Sopan Correspondent / Kolhapur
Ekta Parishad leader PV Rajagopal’s Jan Sandesh Yatra enters the north of the Vindhyas. His team interacted with many grassroot activists during the yatra.
The Jansatyagraha team was happy to enter into Maharashtra as many of them were starving to speak Hindi all along. They had some luck in Hyderabad, Bangalore, and Belgaum but by and large they were finding it difficult to communicate with local people without translation. This is not to say that the Hindi speaking group will find it easy to interact with the Marathi speaking group but by and large, Marathi population will understand Hindi. Kolhapur was our first entry into Maharashtra.
There is an ongoing tension between Maharashtra and Karnataka on the border issue between Kolhapur and Belgaum. There was some protest even on the day we entered into the state because of a statement made by a Kannada poet. Our welcome was organized jointly by a group of social activists belonging to different ideological camps.
In Maharashtra people generally speak about Shivaji Maharaj, a king who ruled large parts of the state in the seventeenth century. They also speak highly of Dr. Bhimrao Ambedkar who gave voice to the dalit community. The Sarvodaya Gandhian group will speak about Vinobha and his land reform movement. Of course there are many important social reformers in Maharashtra who fought for the liberation of the oppressed.
After the press conference we were led to a village where a very traditional welcome was waiting for us. People from many villages came together to discuss their land problems.
We understood that landlessness is a common issue among the dalits and marginalized communities but interestingly the dalit groups are more organized in Maharashtra compared to other states of India.
The next day we were in the district of Satara. This is where the Dalit movement began many years ago. The program of the day was held in the memorial hall of Ambedkar ji's mother. Her body was cremated at this place. This was a very inspiring meeting and the speakers gave an account of land problems that the adivasis and dalits are facing in this region.
While expressing their solidarity for Jansatyagraha many of them were apprehensive about the possibility of redistribution of resources in a globalizing world. The issue of funeral ground for dalit communities came up again for discussion.
From Satara we travelled all the way to Sangli. Satara and Sangli were part of one district but was divided recently. The interaction with students of a law college was an interesting event. The agenda of caste free, corruption free, hunger free India was the focus of discussion.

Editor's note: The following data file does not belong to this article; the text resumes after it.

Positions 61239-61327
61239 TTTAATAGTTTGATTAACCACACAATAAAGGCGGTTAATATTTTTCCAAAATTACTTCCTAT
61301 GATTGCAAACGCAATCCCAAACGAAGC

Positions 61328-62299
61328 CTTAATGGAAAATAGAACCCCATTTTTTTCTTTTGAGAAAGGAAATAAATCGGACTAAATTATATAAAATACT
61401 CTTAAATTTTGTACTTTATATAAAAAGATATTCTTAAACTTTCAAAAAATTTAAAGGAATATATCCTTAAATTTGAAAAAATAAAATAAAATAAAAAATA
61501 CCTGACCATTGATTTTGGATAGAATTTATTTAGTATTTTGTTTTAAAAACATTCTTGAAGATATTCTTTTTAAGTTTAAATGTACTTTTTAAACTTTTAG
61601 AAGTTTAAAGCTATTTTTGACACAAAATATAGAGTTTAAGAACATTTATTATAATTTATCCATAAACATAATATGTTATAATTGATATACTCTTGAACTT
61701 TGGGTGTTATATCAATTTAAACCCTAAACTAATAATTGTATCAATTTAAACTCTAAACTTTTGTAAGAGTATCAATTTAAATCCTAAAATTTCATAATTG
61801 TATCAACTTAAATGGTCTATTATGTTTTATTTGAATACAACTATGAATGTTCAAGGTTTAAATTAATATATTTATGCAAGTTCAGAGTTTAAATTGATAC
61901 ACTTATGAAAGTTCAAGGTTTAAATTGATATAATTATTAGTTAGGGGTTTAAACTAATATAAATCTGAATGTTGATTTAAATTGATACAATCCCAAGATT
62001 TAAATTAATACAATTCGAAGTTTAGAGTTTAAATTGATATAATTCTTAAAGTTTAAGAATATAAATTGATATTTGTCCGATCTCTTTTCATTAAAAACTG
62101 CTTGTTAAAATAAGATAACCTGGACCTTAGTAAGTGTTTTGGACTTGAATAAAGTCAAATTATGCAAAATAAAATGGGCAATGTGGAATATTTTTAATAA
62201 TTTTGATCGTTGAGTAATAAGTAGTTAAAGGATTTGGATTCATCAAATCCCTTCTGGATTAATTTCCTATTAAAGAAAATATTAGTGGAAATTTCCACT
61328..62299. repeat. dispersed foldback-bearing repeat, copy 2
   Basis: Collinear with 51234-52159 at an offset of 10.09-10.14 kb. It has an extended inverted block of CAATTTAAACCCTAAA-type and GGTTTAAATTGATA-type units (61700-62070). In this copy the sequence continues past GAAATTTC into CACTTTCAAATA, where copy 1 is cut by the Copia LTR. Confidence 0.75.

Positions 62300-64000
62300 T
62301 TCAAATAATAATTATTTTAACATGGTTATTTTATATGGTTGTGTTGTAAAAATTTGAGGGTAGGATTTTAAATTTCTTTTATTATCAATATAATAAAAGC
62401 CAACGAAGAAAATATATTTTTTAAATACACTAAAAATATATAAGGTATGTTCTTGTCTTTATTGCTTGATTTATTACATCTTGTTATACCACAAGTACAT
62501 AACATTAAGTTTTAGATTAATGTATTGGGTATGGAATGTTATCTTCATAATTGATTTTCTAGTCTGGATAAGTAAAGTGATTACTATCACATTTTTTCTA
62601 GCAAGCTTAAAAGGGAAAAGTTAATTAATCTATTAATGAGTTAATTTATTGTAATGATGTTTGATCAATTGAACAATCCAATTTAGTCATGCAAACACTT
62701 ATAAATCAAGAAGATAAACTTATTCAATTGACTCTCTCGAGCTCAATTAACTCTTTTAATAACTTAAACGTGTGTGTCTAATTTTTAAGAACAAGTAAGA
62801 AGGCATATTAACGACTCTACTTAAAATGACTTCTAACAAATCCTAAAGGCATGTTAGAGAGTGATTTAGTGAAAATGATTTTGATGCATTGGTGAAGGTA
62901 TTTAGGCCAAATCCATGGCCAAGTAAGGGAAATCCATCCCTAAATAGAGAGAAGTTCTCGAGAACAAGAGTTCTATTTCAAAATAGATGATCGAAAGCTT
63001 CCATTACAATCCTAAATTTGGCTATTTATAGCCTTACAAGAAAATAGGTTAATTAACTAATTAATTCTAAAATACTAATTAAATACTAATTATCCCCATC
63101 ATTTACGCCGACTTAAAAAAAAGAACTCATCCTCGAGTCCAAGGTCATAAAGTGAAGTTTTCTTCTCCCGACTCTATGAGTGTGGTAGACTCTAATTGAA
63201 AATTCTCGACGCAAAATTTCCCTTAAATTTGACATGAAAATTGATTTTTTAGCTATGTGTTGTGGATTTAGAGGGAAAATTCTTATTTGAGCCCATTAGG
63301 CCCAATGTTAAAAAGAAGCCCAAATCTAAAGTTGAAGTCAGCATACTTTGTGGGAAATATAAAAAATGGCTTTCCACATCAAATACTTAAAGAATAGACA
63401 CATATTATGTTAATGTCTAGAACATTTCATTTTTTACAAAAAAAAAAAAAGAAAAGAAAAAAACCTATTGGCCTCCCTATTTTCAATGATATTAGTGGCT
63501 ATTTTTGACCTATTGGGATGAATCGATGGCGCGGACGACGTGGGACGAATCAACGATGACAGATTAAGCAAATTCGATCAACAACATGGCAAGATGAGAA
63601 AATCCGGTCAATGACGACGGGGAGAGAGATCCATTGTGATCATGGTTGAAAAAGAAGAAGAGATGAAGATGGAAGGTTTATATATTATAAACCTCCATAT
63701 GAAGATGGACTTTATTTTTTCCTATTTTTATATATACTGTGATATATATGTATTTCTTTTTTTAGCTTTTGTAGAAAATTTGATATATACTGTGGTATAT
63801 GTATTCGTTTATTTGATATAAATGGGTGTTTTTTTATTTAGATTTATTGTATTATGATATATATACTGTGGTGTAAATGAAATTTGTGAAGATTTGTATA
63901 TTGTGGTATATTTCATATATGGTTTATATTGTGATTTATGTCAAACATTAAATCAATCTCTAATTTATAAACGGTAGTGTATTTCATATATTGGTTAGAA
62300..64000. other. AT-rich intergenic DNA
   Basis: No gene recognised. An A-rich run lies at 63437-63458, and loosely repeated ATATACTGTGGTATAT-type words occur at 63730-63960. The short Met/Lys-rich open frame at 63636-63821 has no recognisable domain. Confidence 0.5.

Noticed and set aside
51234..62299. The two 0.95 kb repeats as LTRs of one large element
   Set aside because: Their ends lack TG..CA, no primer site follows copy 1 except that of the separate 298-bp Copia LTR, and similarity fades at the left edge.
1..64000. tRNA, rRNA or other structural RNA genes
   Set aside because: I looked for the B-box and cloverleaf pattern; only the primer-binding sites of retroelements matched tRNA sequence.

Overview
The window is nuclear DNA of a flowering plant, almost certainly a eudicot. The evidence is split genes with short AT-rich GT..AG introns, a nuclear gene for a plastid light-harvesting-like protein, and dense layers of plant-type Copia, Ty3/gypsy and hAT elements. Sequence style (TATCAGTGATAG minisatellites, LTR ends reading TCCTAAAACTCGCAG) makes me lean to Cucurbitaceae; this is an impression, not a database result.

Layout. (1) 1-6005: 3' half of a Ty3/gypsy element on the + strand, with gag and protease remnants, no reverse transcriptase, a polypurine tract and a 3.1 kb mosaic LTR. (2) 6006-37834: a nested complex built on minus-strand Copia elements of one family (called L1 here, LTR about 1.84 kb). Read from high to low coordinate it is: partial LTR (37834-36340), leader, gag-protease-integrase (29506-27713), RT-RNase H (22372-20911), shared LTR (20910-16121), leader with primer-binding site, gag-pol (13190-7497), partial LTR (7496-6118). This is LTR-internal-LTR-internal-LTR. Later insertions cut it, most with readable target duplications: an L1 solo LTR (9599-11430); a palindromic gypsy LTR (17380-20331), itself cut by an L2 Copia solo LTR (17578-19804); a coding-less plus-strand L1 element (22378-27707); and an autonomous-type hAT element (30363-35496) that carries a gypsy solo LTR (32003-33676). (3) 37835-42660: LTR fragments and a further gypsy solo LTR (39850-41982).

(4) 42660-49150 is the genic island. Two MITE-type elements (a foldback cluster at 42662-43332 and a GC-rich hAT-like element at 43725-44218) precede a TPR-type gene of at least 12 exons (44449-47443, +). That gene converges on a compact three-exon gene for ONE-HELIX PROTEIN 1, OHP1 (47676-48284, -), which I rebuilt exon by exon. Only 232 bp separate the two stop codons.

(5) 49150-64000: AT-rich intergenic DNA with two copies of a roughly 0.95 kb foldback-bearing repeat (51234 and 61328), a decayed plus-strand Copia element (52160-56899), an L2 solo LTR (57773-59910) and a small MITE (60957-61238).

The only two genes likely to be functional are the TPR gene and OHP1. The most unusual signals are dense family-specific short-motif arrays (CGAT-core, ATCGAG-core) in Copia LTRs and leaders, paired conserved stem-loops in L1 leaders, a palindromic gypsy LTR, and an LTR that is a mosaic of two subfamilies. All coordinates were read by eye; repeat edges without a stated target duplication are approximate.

Young people are generally impressed when they hear about this agenda. But the question is, how can each one of us play an important role in creating an India that will be caste free, hunger free and corruption free. Representatives of different organization were invited for a discussion in the office of Mazdoor Kissan Sabha. The participants in this meeting expressed their solidarity with Jansatyagraha and also expressed their commitment to participate in the 2012 action.
The entire program for Sangli was put together and coordinated by Gauri Kulkarni. The day ended with a grand dinner in Gauri's house.
Day 3 in Maharashtra was a long drive to Ratnagiri where after a press conference we visited a village affected by Jattapur nuclear power plant. Village Nata welcomed us into their community hall. The majority of the people present in the meeting were from the muslim community.
The entire village makes a decent living through fishing. They also generate employment for 2000 people from outside-out of which 1000 are from Nepal and another 1000 from the Southern part of India. Village Nata is on the coastal line of the Arabian Sea. About a month back, people of this village protested against the nuclear plant and in the police firing one person got killed and six were wounded.
The atmosphere was very charged as speaker after speaker said that they will not give up their right over land and water. One interesting question that came up in this discussion was related to compensation for water rights. Land can be measured and compensated but people who are into fishing, the sea is their land. How can the government or companies calculate a compensation for the fishing communities.